What do you do when you’ve spent a few days in Malmö, Sweden, your flight leaves from Copenhagen, you have nearly a full day to kill before hitting the airport … and you have a 9-month-old literally attached to you at all times?
It’s obvious, isn’t it? You spend the day walking around Denmark’s gorgeous capital city. Why? Because the sky is blue, the sun is shining, you aren’t too hung over from the Parabere Forum after party. Also, because your husband has been confined to a hotel room for the past two days with a cranky baby who — surprise, surprise — hates snow.
Regardless of circumstances, when you’re in Copenhagen, you explore the city on foot. And eat everything in sight. (And traipse around until you find the Little Mermaid, damn it.)
And if you’re only there for six hours, be realistic. You won’t have enough time to see everything you want. You just need to let things happen. Especially when you’re travelling with a baby, because you never know if said baby is going to enjoy herself or become a total demon-child who decides she hates all things Nordic.
We were pretty lucky this trip — the babe was more than happy to be carted around in her wrap sling, where she could take in the sights from a warm, comfortable position.
She’s also cute in a Viking hat. I think she knows this. Denmark might be her spirit country.
We left Malmö at 11:30 am and were in Copenhagen, via train (110 Swedish krona or about $14 USD) by noon. It was an easy trip across the famous Oresund Bridge, with plenty of available seats and a beautiful view through the window.
We disembarked at Copenhagen Central Station (on signage the station was called København H), inserted baby girl into her sling, and made our way to Tivoli Food Hall — it’s just across the road from the train station and I was told by roughly 1.2 million people that we should go there for lunch.
The iconic Tivoli Gardens were under construction during our visit, but the food hall was open and full of delicious options. This place is definitely worth a visit, especially if, like me, you arrive in Copenhagen absolutely starving. For a casual dining destination, though, it’s not very baby-friendly. There are only two or three high chairs available, and Copenhagen is crawling with young families, so I had to hold the baby while I awkwardly ate with one hand.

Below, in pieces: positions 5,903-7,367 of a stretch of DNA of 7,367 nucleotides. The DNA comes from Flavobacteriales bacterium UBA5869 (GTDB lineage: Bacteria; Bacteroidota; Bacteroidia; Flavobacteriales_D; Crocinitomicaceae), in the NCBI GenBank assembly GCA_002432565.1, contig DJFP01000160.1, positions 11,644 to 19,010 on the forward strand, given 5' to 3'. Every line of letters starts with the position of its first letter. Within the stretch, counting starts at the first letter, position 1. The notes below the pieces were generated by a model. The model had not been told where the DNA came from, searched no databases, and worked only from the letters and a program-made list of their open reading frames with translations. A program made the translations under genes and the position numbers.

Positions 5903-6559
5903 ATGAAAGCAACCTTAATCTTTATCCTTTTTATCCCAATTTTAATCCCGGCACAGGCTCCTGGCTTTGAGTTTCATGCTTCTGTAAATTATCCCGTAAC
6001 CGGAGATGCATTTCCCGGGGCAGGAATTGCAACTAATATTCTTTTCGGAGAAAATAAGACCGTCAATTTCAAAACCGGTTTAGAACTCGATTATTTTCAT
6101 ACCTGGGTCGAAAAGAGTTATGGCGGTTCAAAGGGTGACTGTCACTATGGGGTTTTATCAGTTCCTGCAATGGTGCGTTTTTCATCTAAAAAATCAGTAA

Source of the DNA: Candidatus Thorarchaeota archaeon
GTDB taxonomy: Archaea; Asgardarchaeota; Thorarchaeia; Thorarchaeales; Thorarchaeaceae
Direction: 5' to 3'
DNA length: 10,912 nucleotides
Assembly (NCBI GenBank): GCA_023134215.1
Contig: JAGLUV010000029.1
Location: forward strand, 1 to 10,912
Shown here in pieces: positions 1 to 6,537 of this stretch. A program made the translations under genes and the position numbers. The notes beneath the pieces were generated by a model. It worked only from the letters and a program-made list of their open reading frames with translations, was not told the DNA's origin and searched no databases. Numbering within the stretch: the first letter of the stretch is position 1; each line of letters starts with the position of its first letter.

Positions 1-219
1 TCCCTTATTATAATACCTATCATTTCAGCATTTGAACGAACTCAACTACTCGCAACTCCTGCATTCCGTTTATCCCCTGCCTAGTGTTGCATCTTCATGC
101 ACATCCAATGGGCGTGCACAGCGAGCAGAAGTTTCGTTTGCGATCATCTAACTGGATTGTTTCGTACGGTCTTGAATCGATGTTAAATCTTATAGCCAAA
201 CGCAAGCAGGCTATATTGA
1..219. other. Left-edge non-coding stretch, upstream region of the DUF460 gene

There are many different food stations at Tivoli Food Hall, but our favourite was Hallernes Smørrebrød. It served fresh Danish open-faced sandwiches with all kinds of different toppings. It was a soul-satisfying snack and a good way to get local flavour in right at the start of our trip. I also managed to fit in some ramen and spring rolls.
After lunch, we headed through the pedestrian shopping area of Strøget, which takes you on a scenic journey past beautiful squares, historic government buildings and (most importantly) the massive LEGO store. This walk will also take you to King’s New Square and toward Nyhavn — one of the most iconic areas of Copenhagen, with its multicoloured buildings and a canal that seemingly springs up out of nowhere. If you follow the canal, you will eventually reach the harbour and the stunning performing arts centre of Skuespilhuset. This modern building blends beautifully into the surrounding marine environment and it has a café in case you need to stop and (ahem) breast feed.
Following the harbour around the performing arts centre, you’ll find yourself in a quiet part of the city. Then you’re suddenly outside the Queen’s winter residence of Amalienborg. It is beyond stunning. You can take a 45-minute tour of the palace (95 Danish krone, or about $16 USD, per adult; children can visit for free) and wander the beautiful rococo-style grounds.
How to Quickly Tour Denmark’s Capital City
Farther down the road you will come to Den Kongelige Afstøbningssamling, an art gallery specializing in plaster casts of European classical sculptures (that’s not actually Michaelangelo’s David out front!).
Finally, after what seems like a lifetime of walking with a 26-pound baby attached to your body (did I mention she’s heavy?), you arrive at a 17th-century fortress called Kastellet. It is a star-shaped island surrounded by a moat that is easily accessed via two bridges. You can explore the fortress and museum or keep walking along the harbour for another few minutes. If you do keep walking, you’ll come across what has been described as the “most underwhelming tourist attraction of all time.” That’s right — we found the Little Mermaid!
I, personally, enjoyed the statue. I didn’t expect anything other than a statue, so I wasn’t disappointed. I got some photos, enjoyed the scenery, and rested my weary back on a nearby bench.
On our way back to the city centre, we stopped in Nyhavn for ice cream and waffles at Vaffelbageren. After all that walking, we deserved a treat.
We then bought loads of LEGO for our other two rugrats (who stayed home in Ireland) and made our way past Central Station going in the opposite direction. A friend had recommended we visit the trendy meat-packing district to try Warpigs (Flæsketorvet 25) for dinner — a family-friendly, heavy metal-blasting, craft-beer brewery (that also makes craft sodas!).
Warpigs also, funnily enough, specializes in Texas-style barbecue. To accompany our beer we indulged in mouth-watering pulled pork, brisket, ribs, mac and cheese, and several types of BBQ sauce to drizzle over our meat-a-palooza. It was a great final meal in a city that stole our hearts in just six hours. We’ll be back, but next time we’re investing in one of these amazing city bike tours (from $60 USD per person).
We were never going to get in to Michelin-starred restaurants Noma or Geranium with a baby strapped to our fronts, but I’m not bothered. Copenhagen is full of amazing food and family-friendly activity options that will suit you — and your clan — no matter how long or short your city-stay might be.